Association Not Liable for Attack in Gated Community
Members of a gated community sued the homeowners association for negligence after they were attacked in the home of one member by a known assailant. The members claimed that the homeowners association, which managed, maintained, and controlled the premises, failed to maintain an adequate level of security at the two entrance gates of the community. The court granted the association's request to dismiss the case without a trial.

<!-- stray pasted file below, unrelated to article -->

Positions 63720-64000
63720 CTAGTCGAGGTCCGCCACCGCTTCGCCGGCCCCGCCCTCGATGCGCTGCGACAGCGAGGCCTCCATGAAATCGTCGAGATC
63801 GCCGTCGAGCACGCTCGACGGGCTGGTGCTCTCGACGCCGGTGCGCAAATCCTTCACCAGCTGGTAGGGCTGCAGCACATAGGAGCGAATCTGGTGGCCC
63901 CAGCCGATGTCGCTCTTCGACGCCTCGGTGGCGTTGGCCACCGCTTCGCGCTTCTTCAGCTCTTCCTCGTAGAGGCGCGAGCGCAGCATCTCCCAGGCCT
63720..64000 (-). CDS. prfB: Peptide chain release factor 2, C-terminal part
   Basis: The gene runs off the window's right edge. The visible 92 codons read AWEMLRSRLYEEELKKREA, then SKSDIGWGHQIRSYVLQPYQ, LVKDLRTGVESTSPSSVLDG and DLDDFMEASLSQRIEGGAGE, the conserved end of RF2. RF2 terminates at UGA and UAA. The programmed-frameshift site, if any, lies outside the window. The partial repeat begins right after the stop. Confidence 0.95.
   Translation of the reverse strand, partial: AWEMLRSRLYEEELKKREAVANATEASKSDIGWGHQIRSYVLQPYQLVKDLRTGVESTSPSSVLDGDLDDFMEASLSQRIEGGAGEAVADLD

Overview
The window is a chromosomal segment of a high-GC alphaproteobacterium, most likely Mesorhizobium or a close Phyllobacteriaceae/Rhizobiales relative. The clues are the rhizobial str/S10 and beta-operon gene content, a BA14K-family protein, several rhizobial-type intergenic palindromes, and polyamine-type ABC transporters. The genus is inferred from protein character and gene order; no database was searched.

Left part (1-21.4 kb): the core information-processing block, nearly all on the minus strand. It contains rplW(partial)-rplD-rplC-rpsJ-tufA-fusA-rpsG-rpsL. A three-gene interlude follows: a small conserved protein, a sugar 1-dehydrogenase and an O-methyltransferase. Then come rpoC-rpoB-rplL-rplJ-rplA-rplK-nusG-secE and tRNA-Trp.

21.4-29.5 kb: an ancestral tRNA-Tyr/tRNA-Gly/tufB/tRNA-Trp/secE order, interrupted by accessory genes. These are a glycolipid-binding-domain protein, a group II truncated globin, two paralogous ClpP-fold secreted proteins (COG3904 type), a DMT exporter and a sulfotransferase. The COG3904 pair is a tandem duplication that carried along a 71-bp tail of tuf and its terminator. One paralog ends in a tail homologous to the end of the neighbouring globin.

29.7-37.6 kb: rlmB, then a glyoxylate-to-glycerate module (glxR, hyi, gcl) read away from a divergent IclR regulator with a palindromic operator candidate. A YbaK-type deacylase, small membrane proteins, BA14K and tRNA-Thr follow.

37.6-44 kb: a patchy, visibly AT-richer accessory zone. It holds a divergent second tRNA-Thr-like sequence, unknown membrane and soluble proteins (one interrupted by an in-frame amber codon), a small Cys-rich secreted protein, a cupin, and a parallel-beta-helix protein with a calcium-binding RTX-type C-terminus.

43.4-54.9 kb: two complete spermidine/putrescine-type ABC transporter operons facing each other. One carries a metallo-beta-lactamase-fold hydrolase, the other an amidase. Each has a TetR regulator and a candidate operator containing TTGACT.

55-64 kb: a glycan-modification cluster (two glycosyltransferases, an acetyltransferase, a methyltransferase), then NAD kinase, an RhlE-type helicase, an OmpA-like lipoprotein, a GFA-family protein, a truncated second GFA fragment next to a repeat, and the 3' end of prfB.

The members appealed and lost. Entry into the community through either of its two entrances required the use of a magnetic key card system for which only residents received cards. Residents were issued distinct community identification cards, and security cameras recorded the entrances of nonresidents. The community also was patrolled by local police department officers, who demanded ID from visitors and permitted them only if they had received authorization from a resident of the community. The association had issued memos to the police officers to bar entry to the attacker and provided a photo that was posted in the local precinct and the security booths at the community gates. The attacker's name didn't appear on the call-in log sheet for the date in question, and no one staffing the patrol booth that day had seen him enter the community. The association had met its duty to minimize the foreseeable danger from criminal acts at the community [Diaz v. Sea Gate Association, Inc., September 2012].